• Pounds per Cubic Yard0 100 200 300 400 500 600 421 lbs 105 lbs cement fly ash-F Pozzolanic Concrete 290 lbs 290 lbs cement fly ash-F 250 lbs 250 lbs 4ksi concrete fly ash -C cement 250 lbs 250 lbs cement slag 200 lbs 200 lbs cement slag 250 lbs 3ksi concrete 150 lbs cement slag
    • Pozzolanic Concrete
    • Durability Rapid Chloride Permeability Tests Per ASTM C 1202 at 56 Day Standard Cure 6,000 Charge Passed Chloride Ion Penetrability > 4,000 High 2,000 - 4,000 Moderate 1,000 - 2,000 Low 100 - 1,000 Very Low 5,000 < 100 NeglibilbeCharged Passed (Coulombs) 4,000 100% Cement 3,000 25% Fly Ash 100% Cement 100% Cement 2,000 100% Cement 25% Fly Ash 25% Fly Ash 1,000 25% Fly Ash EF V2 50% EF V2 50% EF V2 50% EF V2 50% EF V2  EF V2  EF V2 EF V2 70% 70% 70% 70% 0 450 550 650 750 Total Cementitious (Lbs)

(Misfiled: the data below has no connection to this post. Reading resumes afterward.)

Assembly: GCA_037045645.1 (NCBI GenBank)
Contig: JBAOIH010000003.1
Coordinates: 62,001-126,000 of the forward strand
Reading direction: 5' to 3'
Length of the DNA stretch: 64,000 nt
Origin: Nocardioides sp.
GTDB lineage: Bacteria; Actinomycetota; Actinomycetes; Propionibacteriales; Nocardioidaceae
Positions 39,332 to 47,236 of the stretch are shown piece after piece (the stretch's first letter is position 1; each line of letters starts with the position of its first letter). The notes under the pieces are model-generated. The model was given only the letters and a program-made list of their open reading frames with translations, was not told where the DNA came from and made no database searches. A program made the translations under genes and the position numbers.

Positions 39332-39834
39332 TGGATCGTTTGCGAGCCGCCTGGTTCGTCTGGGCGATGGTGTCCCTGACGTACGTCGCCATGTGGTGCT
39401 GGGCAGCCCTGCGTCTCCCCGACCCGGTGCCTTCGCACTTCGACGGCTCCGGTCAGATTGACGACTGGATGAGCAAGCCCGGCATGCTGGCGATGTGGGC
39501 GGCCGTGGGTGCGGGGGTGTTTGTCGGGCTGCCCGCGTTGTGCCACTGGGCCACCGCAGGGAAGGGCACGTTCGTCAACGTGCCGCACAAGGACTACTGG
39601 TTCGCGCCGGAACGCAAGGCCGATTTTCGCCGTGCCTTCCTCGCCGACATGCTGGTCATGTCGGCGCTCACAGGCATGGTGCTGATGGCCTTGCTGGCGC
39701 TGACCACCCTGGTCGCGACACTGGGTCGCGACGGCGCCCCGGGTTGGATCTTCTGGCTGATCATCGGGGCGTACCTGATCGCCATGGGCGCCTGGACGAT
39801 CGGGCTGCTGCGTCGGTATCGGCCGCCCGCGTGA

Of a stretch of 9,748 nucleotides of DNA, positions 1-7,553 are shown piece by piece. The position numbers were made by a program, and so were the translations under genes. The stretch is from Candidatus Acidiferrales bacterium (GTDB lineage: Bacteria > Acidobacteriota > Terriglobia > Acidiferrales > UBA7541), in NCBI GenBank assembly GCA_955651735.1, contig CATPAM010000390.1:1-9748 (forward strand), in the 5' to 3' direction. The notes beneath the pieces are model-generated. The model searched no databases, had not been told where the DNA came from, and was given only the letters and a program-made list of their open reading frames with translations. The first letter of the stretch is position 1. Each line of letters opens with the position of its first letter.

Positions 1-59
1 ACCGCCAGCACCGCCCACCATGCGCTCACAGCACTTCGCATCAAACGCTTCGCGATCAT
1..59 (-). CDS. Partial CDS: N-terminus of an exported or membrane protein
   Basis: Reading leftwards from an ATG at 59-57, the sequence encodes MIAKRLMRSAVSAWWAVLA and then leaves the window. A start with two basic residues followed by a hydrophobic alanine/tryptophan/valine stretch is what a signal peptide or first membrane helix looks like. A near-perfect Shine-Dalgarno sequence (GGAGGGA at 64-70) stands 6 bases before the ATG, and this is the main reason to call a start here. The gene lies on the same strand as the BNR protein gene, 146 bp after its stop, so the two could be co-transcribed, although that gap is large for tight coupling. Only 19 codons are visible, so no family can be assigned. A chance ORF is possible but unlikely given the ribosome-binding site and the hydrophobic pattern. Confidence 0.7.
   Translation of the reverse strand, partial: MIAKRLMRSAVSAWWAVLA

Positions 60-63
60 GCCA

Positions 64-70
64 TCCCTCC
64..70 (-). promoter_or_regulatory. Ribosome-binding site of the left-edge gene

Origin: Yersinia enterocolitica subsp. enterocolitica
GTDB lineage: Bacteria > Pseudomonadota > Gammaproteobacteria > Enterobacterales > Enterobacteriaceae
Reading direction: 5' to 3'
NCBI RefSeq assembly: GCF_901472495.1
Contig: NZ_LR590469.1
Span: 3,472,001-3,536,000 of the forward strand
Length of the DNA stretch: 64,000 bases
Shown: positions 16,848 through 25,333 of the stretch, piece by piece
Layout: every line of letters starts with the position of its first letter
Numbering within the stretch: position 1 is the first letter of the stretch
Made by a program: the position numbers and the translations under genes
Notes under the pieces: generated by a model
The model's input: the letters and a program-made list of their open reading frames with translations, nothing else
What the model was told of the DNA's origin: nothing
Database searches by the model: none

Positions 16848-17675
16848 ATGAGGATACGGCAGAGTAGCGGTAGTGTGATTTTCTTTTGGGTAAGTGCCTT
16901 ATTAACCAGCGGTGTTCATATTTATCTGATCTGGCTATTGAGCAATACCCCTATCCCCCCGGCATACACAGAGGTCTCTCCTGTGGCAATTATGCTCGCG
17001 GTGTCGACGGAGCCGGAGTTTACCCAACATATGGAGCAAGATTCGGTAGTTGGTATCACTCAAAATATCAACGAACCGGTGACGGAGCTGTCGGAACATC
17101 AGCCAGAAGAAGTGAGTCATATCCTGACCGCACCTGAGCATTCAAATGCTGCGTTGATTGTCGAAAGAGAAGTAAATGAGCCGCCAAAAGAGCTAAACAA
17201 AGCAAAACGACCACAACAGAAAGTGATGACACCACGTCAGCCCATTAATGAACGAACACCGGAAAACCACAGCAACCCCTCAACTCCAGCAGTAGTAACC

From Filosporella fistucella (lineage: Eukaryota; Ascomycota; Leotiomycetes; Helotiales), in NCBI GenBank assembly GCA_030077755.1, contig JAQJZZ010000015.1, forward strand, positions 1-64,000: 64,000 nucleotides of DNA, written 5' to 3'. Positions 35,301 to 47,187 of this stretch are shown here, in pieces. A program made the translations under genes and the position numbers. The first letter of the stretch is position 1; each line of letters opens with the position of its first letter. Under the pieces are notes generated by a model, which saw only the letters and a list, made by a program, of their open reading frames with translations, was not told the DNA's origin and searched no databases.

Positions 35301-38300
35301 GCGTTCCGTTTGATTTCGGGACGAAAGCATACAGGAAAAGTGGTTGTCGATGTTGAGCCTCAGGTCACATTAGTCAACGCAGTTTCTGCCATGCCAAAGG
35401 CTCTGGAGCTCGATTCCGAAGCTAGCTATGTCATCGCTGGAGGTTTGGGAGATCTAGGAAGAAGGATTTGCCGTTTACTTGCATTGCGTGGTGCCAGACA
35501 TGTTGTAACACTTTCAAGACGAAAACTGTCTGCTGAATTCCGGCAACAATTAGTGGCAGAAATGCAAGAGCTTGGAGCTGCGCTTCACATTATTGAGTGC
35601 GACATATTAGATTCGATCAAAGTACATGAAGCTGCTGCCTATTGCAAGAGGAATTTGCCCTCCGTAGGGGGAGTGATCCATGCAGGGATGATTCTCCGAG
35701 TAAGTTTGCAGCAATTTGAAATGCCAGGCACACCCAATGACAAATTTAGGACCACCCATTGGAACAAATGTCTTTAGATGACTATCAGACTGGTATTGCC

• Set Times
    • Pounds of CO 2 per Cubic Yard Concrete0 50 100 150 200 250 300 350 400 450100% Portland Cement50% Fly Ash Type F 18% reduction 50% Fly Ash Type C Carbon Dioxide Emission 42% reductionChartwell Mix: 55%70% Slag reduction
    • SF PUC BuildingArchitect: KMD/Stevens